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For some workers, low-paying jobs might be more of a dead end than a stepping stone


The most recent raising the minimum wage of Aotearoa New Zealand has once again drawn attention to low-paying jobs and the established belief that low wages are a starting point for employees who can move quickly to a higher paying job. But our research found the situation is not so simple. For older New Zealanders, the opportunities to get out of low-paid work are quite limited.

In our research, we examined whether low-paid workers can easily transition to higher-paying opportunities. We wanted to investigate whether low wages create a lock-in effect, or whether workers in New Zealand have enough room to move up the pay ladder.

Understanding the labor market dynamics faced by low-wage workers is becoming increasingly important for a number of reasons. An employee’s earning level corresponds to the degree of pain caused by the current cost-of-living crisis. They are low paid feel the pinch more than people with higher incomes.

Moreover, being low-paid for a long time can have a negative impact on people’s financial resilience and wealth manage funds for rainy days for unexpected expenses.

New Zealand’s low wage sector

In 2020, the OECD estimated that about one in ten New Zealand workers (8%) could be classified as low paid. This figure is significantly below levels observed in other countries such as the United Kingdom (18%) and the United States (24%).

Previous studies evaluated an average worker’s prospects of transitioning from a low-paid job to a higher-paid job. Some studies found a degree of “permeability” in the labor market – being low paid is more of a temporary phenomenon as workers can move up the pay ranks over time.

However, there are some empirical challenges in testing the earning prospects of low wage workers.

Read more: Raising the minimum wage isn’t reckless – it’s what low incomes need

First, the socioeconomic backgrounds of employees are incredibly varied. Young workers, for example, are much more likely to start with low-paid work, but are better qualified compared to older low-wage workers.

Not surprisingly, our analysis showed that the chances of moving from low wages to higher wages depend on individual characteristics such as age and qualification. And the results aren’t set in stone either, as on-the-job training and changing employers can improve earning prospects.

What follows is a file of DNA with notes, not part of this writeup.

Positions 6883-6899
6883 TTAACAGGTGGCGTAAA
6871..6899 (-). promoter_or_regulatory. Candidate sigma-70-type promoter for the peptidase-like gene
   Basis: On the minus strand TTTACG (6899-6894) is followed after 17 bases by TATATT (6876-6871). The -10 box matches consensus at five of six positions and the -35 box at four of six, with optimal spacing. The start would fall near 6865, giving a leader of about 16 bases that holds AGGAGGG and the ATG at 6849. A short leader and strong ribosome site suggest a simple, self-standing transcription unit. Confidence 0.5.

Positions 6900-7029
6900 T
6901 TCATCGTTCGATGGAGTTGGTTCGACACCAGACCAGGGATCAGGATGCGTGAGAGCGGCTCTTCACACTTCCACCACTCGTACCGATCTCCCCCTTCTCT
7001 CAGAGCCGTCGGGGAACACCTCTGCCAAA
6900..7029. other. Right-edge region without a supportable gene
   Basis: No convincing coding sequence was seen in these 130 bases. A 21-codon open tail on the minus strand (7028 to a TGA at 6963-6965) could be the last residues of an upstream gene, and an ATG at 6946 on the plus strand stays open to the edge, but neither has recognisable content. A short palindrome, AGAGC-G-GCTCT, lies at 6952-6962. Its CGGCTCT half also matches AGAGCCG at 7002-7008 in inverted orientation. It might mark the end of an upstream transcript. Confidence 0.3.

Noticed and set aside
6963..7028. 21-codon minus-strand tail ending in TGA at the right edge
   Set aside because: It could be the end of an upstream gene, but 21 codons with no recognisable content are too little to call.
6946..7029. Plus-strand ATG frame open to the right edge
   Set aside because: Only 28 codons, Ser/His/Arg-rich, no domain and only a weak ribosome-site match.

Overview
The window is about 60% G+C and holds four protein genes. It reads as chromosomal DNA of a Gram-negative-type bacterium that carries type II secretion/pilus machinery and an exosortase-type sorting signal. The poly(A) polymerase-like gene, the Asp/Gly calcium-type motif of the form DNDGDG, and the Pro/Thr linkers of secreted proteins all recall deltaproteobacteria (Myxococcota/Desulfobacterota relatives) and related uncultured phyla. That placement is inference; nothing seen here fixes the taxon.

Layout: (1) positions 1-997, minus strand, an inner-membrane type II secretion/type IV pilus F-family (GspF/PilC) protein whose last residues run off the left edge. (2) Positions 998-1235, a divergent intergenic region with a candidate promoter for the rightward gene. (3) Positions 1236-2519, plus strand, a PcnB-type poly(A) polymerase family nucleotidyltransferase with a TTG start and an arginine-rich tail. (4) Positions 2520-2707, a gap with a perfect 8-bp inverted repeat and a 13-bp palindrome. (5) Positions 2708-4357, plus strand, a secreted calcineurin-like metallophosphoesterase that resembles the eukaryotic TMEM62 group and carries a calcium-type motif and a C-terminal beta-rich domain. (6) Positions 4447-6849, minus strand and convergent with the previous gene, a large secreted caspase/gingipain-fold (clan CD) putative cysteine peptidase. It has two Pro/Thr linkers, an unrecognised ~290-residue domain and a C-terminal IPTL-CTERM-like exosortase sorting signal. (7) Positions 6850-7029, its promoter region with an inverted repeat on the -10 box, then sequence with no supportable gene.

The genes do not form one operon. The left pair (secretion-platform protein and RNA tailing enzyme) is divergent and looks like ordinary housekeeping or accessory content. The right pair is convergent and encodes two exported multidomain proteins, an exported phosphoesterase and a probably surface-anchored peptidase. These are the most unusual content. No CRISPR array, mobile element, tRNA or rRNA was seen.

Administrative data on income

We used Stats NZs Integrated data infrastructure (IDI) to track a group of low-paid workers over time. We then estimated how their chances of leaving low-paying jobs for higher-paying jobs changed over this period. And since a person’s background plays a prominent role in these changes, we conducted our analysis separately for a person’s age and qualification.

Our starting point was the 2013 census. We looked at men between the ages of 20 and 60 in March 2013, their monthly wages and salaries between 2013 and 2016, and their qualifications.

We defined someone as low paid if their monthly income was in the lowest 20% of the salary distribution. To put the threshold in perspective, the minimum wage in March 2013 was NZ$13.50 for an adult, or a monthly wage of $2,268 for a 40-hour week. Our low wage threshold is $2,936.

In terms of qualifications, we used the New Zealand qualifications framework. We focused on three qualification groups: no qualification (level 0), intermediate qualification (levels 1 to 4), and high qualification (levels 5 to 6 and above).

Who leaves low pay – and who doesn’t?

We found that workers aged 20 to 25 with an average or high academic qualification saw the biggest move away from low wages. The probability of maintaining a low wage after one year fell by 9 percentage points for workers aged 20-25 with the highest qualification level.

For workers of the same age group with an average level of education, the decrease was estimated to be 5-6 percentage points. However, the estimated decline hovered around 1-2 percentage points for workers their age without any qualifications.

Read more: Inflation raises prices and lowers real wages – what needs to be done to support NZ’s low income households?

At the other end of the age spectrum (50+), we noticed that low-wage persistence hardly changed over time. There were also almost no differences between the three qualification levels.

The same pattern emerged over a longer period of time. Five years after the 2013 census, we found that only 30% of those workers in their early twenties were still on low wages. For workers in their 50s, the respective share was 60%.

In addition, workers with qualifications were much more likely to move into higher-paying jobs than workers without qualifications. But this positive effect diminished significantly with worker age.

Job hopping to improve wages

Our research illustrated that the earning prospects seemed most promising for young and highly qualified workers. We took the analysis a step further by looking at whether moving to higher-paying firms helped wage growth.

Using tax data from the Tax and Customs Administration to look at average wages at the firm level, we found that the likelihood of joining higher paying firms decreases with age. And while we found that having a higher qualification increases the likelihood of a switch, this positive effect decreases with age.

Clearly, labor welfare policy initiatives to help low-wage workers need to be more nuanced than a simple, one-size-fits-all approach. Young workers with some qualification have, on average, good chances of leaving a low-paid job. However, the outlook is very different for young workers without qualifications or for older workers.

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